Exalytics promises to bring greater agility to financial planning and other EPM tasks
Customer references are rapidly emerging around Exalytics, each typically offering an impressive story about performance gains and hardware consolidation. One immediate opportunity for Exalytics is to enhance business planning, scenario modeling, and what-if analysis.
These are all primarily read-write analytic applications, which reference and change/modify certain data elements in the analytic model. As such, they benefit significantly from greater flash-driven in-memory performance. It’s no coincidence that the “sweet spot” of Applix – one of the earliest in-memory OLAP engines, and now part of the IBM Cognos suite – was financial planning, budgeting, and forecasting solutions.
Ovum believes that advanced EPM applications represent the “low-hanging fruit” for Exalytics right now. Oracle does as well, promising 3–10× faster performance gains on its Hyperion planning and budgeting applications. Areas ripe for benefit are driver-based financial planning and budgeting, and forecasting – through the ability to rapidly (re)build different models and (re)run financial scenarios and simulations. Having the agility to perform these tasks on a more fluid, rolling basis, with constant reviews and revisions, drives more accurate and precise plans, budgets, and forecasts.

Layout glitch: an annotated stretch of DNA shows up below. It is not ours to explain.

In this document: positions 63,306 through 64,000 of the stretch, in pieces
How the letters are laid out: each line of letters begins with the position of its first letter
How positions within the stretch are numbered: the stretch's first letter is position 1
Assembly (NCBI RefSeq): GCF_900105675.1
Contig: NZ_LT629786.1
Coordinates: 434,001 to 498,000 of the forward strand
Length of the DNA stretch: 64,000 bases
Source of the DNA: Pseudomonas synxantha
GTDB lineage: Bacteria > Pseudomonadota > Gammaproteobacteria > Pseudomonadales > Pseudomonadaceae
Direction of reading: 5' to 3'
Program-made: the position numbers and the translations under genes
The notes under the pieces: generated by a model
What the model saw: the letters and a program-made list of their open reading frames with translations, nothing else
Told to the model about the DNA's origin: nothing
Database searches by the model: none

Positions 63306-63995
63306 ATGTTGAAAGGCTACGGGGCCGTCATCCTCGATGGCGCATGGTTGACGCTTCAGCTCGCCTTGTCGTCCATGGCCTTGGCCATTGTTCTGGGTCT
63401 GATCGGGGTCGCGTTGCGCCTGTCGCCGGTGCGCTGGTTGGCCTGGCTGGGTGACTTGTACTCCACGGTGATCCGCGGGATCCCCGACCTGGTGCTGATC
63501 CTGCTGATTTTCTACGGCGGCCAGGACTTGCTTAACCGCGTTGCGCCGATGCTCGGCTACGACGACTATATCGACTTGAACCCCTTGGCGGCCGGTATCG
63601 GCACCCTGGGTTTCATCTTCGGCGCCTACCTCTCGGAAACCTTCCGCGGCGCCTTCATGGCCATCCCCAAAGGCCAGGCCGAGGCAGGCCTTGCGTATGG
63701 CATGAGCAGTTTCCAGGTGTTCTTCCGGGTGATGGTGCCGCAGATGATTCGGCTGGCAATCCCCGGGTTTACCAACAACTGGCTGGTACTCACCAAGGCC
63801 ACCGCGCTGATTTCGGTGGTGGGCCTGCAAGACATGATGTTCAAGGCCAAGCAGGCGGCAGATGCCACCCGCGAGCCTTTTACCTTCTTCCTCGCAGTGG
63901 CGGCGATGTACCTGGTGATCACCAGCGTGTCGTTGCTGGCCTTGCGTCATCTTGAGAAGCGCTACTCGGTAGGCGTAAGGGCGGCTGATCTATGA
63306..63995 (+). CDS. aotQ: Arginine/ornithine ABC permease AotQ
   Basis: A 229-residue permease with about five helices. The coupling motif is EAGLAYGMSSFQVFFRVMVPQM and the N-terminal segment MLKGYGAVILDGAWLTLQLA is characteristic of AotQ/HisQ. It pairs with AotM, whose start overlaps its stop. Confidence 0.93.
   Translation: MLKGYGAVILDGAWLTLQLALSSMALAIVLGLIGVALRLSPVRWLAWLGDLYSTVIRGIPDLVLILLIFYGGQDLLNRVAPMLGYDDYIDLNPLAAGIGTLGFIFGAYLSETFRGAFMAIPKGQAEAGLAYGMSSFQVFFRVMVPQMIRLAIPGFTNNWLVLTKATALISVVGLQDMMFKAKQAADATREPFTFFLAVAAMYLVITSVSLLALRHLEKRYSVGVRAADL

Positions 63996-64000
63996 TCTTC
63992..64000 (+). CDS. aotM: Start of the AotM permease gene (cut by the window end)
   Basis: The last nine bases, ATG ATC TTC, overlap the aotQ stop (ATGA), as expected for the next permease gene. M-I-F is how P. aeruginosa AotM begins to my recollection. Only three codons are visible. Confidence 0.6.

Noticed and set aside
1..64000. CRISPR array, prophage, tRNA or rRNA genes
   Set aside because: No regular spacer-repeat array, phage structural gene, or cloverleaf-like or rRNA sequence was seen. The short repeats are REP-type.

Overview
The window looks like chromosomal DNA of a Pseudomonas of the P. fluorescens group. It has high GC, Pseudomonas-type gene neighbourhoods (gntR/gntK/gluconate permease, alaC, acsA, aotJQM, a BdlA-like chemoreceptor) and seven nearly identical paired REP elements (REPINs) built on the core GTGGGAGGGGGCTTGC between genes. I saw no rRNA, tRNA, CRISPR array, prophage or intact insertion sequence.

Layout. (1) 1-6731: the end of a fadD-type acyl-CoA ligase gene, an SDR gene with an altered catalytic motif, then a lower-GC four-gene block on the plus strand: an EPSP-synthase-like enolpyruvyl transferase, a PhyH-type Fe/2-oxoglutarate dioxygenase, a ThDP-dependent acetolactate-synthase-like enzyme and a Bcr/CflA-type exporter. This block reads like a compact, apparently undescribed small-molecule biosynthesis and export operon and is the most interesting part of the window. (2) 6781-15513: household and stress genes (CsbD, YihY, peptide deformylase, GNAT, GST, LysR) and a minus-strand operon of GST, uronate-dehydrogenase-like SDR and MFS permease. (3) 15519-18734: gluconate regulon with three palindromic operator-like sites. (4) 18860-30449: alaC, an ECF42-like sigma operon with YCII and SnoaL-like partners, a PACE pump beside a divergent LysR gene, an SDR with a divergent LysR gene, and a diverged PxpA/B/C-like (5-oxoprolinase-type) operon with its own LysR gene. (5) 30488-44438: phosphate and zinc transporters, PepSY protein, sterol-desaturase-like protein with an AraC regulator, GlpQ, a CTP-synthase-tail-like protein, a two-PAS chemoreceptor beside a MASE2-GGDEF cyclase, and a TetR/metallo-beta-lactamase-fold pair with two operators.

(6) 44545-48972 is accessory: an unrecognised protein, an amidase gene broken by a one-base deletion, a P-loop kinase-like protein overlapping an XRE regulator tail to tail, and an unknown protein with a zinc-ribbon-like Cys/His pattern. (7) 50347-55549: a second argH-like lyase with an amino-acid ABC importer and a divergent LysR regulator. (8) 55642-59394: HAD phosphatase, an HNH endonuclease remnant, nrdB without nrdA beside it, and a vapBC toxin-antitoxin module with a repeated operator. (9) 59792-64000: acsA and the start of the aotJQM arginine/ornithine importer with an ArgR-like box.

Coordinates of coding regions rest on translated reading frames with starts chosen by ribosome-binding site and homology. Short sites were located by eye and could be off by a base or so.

In-memory analytics holds considerable potential across an array of business applications and industries: helping retailers to quickly simulate the expected results of changing price levels; performing simulations in the oil & gas industry in finding and completing oil field drilling and production; and insurance companies examining potential costs of catastrophic events to ensure they are setting premiums at the appropriate level to cover the expected risk. This is reflected in a growing number of use cases that are now emerging around Exalytics, especially when paired with other engineered Oracle analytics platforms.
Customers should think carefully about how they can realize the benefits
Clearly technology advancements are making speed-of -thought analytics a reality in many business scenarios. And the benefits on in-memory – quicker decisions, accelerated workload processing, and a reduction in IT costs – are becoming clear to the business. But realizing these benefits is more than just an exercise in deploying a high-performance analytic platform.
It also requires organizations to ensure an equally agile data integration infrastructure, and most importantly to revise and re-engineer their operational and customer-facing business processes to keep pace. The overall aim should be to provide “right-time” (as opposed to simply realtime) analytics that meet real and pressing business problems.
Driving analytics-driven business transformation will not happen overnight, and companies need to carefully formulate implementation strategies that seize business opportunities from ultra-responsive processing platforms such as Exalytics.